If Percy Jackson found himself in the Paper Mario universe, he might be playing MUJO(Free). Finally seeing worldwide release, MUJO has had about a month in soft release to tighten up it’s loose ends. Audio and visuals are clean and enjoyable, and while I never thought I would describe fighting a medusa with cheery music as a cohesive theme, it is. I think we all know that match three puzzle games have gotten a lot of exposure, and I don’t think we have really seen a lull in the stream of saccharine inspired clones either. With that said, there is enough innovation with this game to warrant a closer look.
MUJO combines the stacking tile gameplay of Threes($5.99) with the match three character levelling system of Puzzle and Dragon(Free). There is something scary to me about that last sentence, especially since I ended up staying up a few hours past my normal bedtime last night playing. Most match three games give you the ability to swap tiles or even diagonally chain them together. MUJO does not do this, but forces you to plan out your matches ahead of time a little more. The level of complexity is just enough to be a solid hook to keep focus on the game while you try to preserve your large stacks. Large stacks are the key to beating levels, unlocking better characters and life in general. The biggest threat to your stacks are bombs that will intermittently spawn. Pushing a bomb off the map will trigger an explosion that wipes out all tiles in line with the bomb, vertically and horizontally. As levels progress, the amount of bombs increases as does the HP value of your opponent, forcing you to stack higher and be more and more careful with bomb avoidance.
As a paid app with IAP, I have not found the purchase options to be overtly obnoxious or even neccessary at all. You get a bundle of about 50 IAP currency(they are called lightning bolts in MUJO) for free at the onset of the game and 5 free each day that do not count towards your total amount. I haven’t found a use for them that I really enjoy so they are for all intents and purposes completely optional.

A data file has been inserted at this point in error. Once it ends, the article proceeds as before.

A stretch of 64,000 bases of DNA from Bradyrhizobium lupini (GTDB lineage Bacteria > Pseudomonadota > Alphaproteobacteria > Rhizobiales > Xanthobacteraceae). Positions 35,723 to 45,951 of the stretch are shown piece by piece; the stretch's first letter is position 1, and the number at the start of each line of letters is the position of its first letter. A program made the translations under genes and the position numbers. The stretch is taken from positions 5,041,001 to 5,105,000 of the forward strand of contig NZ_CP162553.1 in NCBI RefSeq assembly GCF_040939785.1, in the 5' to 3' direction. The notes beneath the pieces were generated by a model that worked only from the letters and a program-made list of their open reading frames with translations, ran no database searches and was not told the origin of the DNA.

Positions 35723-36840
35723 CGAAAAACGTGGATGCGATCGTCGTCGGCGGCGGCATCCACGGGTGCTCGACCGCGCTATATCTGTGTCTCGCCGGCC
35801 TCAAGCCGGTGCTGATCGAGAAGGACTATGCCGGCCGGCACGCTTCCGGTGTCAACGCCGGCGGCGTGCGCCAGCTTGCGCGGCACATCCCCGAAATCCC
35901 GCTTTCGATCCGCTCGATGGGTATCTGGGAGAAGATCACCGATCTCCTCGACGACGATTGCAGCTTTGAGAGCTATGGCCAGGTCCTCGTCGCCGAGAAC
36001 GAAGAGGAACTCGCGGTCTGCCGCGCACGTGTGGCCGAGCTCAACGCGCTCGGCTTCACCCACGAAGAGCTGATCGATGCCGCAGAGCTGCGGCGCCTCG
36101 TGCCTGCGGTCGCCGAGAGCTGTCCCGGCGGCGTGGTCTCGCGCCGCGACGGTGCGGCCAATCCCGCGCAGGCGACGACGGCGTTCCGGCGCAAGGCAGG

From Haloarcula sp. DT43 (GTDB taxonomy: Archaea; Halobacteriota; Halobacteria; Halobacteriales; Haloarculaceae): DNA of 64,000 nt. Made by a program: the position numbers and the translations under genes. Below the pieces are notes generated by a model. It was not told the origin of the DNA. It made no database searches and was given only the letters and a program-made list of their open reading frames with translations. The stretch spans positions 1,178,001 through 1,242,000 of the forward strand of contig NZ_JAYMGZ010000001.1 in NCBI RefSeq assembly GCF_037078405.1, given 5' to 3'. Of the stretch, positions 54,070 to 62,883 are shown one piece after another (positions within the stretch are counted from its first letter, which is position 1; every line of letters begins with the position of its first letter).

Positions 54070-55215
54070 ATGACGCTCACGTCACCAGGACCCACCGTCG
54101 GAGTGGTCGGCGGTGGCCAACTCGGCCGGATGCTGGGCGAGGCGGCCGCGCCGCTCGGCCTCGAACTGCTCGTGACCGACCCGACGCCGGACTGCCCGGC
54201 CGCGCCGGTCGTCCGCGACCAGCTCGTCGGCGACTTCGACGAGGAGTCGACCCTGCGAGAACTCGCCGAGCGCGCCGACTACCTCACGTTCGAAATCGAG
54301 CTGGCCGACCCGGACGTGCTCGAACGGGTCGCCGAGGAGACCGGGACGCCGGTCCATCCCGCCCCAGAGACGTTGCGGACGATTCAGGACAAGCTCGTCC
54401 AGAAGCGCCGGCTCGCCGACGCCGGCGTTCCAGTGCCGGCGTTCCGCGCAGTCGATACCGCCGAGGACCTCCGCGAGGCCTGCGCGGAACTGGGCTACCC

Characters have a wide array of abilities and strength boosters. I have to say that at this point, the abilities are pretty lackluster. If you want to activate any ability, you must spend a lightning bolt. Another annoying bit about the abilities is that most of them have a cool down time that are around 100 rounds, which seems really long for a single use ability that burns currency. So my favorite hero so far is Herakles, since he is just a flat strength boost and has no trigger ability. The cost and cooldown of abilities is probably the biggest downside to the game and something I hope can be improved upon in future updates. Since the soft release in July, the game has gotten some solid updates including the soundtrack. At the moment I think there is still a good chance this aspect of the game could see a facelift.
Levels manage to stay interesting with new enemies interspersed between the bog standard soldier enemy, but you wont find any type of story line or questing system here. Like Threes, the big appeal is building a bigger stack. With MUJO, the challenge is not in pattern recognition so much as patience and being careful to never endanger your stack. In the meantime, stacking chests for better heroes is a nice side-attraction that provides a nice carrot for when you start to get bored of advancing through the levels. Because the game is a hybrid, it’s hard to tell exactly what the expected level of story depth is, but in either case I wouldn’t pick this game up for story or lore purposes. It is strictly a puzzler with light rpg elements.
MUJO is not a AAA big studio title. It is not a story driven epic adventure. If you are still reading and interested, I think the game will appeal to you. One of our editors, Mr. Eli Hodapp, described a game the other day to some of us writers. He said that the game was pretty fun after playing it for a few minutes, not amazing, but fun. When he looked up at the clock, an hour had passed since starting up the app. This is pretty much exactly how I feel about MUJO, its a nice light puzzle game that will steal time away from you without giving you even a suspicion that you are wrapped up in it.